Slow-Growing Economy, Fast-Rising Markets:
Who Has Benefited Most?
The current economic expansion, which according to the National Bureau of Economic Research began in Q3 2009, is the third longest since 1945. However, it is also one of the weakest in terms of economic growth and activity.
Many factors have contributed to the slow pace of growth, such as the depth and severity of the Global Financial Crisis. However, financial markets have taken a much different path during this period, which has implications for all types of investors.
Through the end of Q1 2017, cumulative GDP growth over the last 31 quarters of the current expansion is just over 17%. Compare this to the 38% growth experienced during the 31-quarter expansion in the 1980s, and the relatively slow pace of the current expansion comes into focus. The monetary stimulus and record low interest rates that were policy responses after the 2008 global financial crisis have proved successful in stimulating the current expansion, but at a slow and gradual pace.
However, during this slow-moving U.S. economic expansion, financial markets have boomed. The S&P 500 is up more than 250% on a cumulative basis during the current economic expansion (through 3/31/17). This represents the second strongest bull market in history, surpassing the Reagan-Era boom of the 1980s.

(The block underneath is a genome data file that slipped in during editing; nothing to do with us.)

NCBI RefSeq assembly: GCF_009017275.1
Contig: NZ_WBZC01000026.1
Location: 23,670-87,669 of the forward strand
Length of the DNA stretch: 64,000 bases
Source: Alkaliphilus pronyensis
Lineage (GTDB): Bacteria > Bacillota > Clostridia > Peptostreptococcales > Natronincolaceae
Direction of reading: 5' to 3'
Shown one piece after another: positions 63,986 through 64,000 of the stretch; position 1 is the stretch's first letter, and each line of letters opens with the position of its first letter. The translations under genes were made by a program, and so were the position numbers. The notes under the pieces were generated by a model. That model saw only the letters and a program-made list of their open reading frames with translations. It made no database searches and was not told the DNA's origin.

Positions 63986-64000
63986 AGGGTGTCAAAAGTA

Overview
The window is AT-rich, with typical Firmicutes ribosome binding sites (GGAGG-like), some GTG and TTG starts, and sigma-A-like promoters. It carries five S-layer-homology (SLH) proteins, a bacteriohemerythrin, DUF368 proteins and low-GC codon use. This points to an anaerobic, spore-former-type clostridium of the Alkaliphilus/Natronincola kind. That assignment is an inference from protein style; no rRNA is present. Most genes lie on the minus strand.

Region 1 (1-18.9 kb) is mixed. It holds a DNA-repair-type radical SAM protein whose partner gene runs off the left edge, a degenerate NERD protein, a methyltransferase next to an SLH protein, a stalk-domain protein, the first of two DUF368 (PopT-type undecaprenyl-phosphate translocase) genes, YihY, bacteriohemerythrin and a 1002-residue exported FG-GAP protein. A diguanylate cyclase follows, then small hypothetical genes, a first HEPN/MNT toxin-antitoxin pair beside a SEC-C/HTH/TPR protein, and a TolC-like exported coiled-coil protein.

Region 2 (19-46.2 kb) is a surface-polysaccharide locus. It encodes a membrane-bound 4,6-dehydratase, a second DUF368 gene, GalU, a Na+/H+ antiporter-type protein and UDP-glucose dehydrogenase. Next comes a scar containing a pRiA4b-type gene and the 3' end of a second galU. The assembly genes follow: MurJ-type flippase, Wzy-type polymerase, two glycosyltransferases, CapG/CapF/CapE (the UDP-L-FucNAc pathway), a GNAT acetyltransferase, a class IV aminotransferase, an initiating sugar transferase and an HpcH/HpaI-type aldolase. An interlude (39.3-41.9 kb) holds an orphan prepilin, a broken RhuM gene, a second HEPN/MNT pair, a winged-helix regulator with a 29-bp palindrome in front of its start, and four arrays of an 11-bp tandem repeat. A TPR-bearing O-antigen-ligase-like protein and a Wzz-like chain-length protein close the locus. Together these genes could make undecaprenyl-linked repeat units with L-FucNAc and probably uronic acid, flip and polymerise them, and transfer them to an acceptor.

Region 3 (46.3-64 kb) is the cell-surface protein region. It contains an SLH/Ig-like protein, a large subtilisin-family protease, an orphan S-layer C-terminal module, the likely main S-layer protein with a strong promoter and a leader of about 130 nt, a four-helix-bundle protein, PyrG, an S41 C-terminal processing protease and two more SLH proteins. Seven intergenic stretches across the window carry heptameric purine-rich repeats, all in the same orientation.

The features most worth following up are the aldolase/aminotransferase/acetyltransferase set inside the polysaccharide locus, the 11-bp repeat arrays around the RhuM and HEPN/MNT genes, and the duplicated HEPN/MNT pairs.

The disconnect between the slow-growing economy and surging investment performance creates far-reaching implications. The current state of capital markets is one of rich valuations across virtually all asset classes. As markets continue their upward march, it puts stress on expected future returns. This affects how investors allocate capital.
For many, though, the impact is more personal. The fact that financial asset values have far outpaced real economic growth is contributing to the gap between the upper and other classes. Generally, the wealthier people are, the more their wealth comes from capital gains. Thus, wealthier people, and particularly the top 1% of earners, stand to gain from the bull market far more than others do.
Meanwhile, an extended period of low wage growth despite low unemployment means that many workers have not felt the benefit of the economic recovery where it is most needed — the paycheck. Perhaps that is part of the explanation for why the expansion has remained so anemic.